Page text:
It’s a chilly autumn morning – about 10°C – and the last few weeks have been very busy. I’m enjoying a quiet moment with a coffee and a book in the only sunny room in the house.
Timothy M. Gallagher (2006). The Examen Prayer: Ignatian wisdom for our lives today. New York: Crossroad Publishing.
I first heard of Fr Gallagher through a podcast series where he spoke about a number of topics relating to prayer. While I was raised Catholic, it’s been years since I really paid much attention to the spiritual disciplines of that faith stream. Yesterday The Husband, the kids and I made the trek into the city to visit the Catholic Bookstore. My Pentecostal kids didn’t know what to expect – but, as I informed them, it’d be just like the Protestant bookstore we’ve frequented in the past, only there’ll be more books about the Pope. There were also more framed prints of The Last Supper than I could’ve imagined.
In some ways being around Catholics almost feels like being among “my” people – in a sense they speak my spiritual first language, and they dress similarly to my default style. The Husband pointed out that the people leaving mass at the church next door were not as formally dressed as he’s used to seeing from his vantage point as a middle class suburban Pentecostal. From my background (rural farming class Australian Scots-Irish Catholic) I figure that wearing anything dressier than gumboots is pretty good. Extra points if I managed to brush my hair. I hadn’t really thought about it until The Husband mentioned it, but he’s correct. I’ve felt a lot of pressure to “dress up” for church over the last decade, with the fear that if I don’t dress well enough I’ll be overlooked. The process of getting dressed for church takes me forever – out comes the make up, the pricy clothes, the hair straightener… Some days I love it, others I resent it. Early experiences taught me that some people are watching and judging (“discerning”) a person’s character based on how attractive they are, or how short their skirt is. I’m not saying that any church community is immune to this temptation to assess a person’s value based on appearances, but since yesterday I’ve certainly been pondering the enviable practicality of the mass attenders’ warm clothes on a rainy autumn day.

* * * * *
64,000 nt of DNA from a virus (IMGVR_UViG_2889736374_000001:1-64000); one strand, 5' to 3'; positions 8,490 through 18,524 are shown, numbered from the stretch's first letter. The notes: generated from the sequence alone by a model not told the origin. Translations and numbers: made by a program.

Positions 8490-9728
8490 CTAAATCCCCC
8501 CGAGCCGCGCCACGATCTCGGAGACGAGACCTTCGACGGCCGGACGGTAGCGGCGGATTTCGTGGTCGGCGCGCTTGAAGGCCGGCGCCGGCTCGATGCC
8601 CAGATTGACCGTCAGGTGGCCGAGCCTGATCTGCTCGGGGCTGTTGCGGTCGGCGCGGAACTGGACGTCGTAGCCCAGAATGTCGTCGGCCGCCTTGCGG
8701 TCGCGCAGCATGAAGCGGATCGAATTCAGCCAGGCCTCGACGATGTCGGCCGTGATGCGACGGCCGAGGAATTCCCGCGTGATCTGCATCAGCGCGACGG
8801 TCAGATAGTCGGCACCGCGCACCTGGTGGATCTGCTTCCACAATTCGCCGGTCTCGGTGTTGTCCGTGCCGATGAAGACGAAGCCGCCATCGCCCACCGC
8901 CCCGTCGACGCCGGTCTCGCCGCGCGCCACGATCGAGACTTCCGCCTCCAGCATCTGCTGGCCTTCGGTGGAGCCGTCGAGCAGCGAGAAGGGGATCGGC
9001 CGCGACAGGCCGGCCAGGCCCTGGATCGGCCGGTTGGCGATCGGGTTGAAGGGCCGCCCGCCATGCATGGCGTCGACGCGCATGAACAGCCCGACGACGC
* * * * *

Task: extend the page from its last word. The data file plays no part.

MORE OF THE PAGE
I also bought an Order of Mass card. At some point in the last few years the liturgy was altered and I was caught out the last time I went to mass (Christmas Eve 2014), still reciting the responses I learned in the 1980s and 1990s. I’d love to get a missal so I can follow on with the daily liturgical Bible readings.
I find myself almost standing in two different realms in my Christocentric spirtuality. There’s the part of me that married into Pentecostalism, and there’s a number of things I love about that spiritual path. In particular, I’ve learned the Bible to a depth I never knew was possible, and met some of the kindest and most creative people I know. Then there’s the part of me that’s still a country Catholic girl, with strong leanings towards mysticism and seeing God in nature, who loves the liturgical calendar, and misses the simplicity of being able to be a faithful pew warmer! (I’m evidently in a season where I’d love to be able to rest, but church can be an all-consuming obligation at times.) I love relearning what I thought I knew about the faith of my childhood. There’s such wisdom in it that I’d never really appreciated as a cynical teenager who wanted out as soon as possible.
It takes me back to a conversation I had as a 17-year-old. There was a woman in her 30s who’d started attending mass again after an absence of some 10-15 years. I said to her, “Why on Earth would anyone choose to come to mass after being away so long?”
She said something to the effect of, “One day, if you’re in your 30s and become a mum, you’ll understand. You’ll probably come back. It feels good to be here with my kids and to raise them in the church.”
At the time there’s no way she could’ve known how prophetic her words were. There’s no way my teenage self could’ve known that by my early 20s I was voluntarily and joyfully involved in church, and that by my 30s I’d start reconsidering the ideas of the faith I was raised in.
So here I am. This book is brilliant, by the way.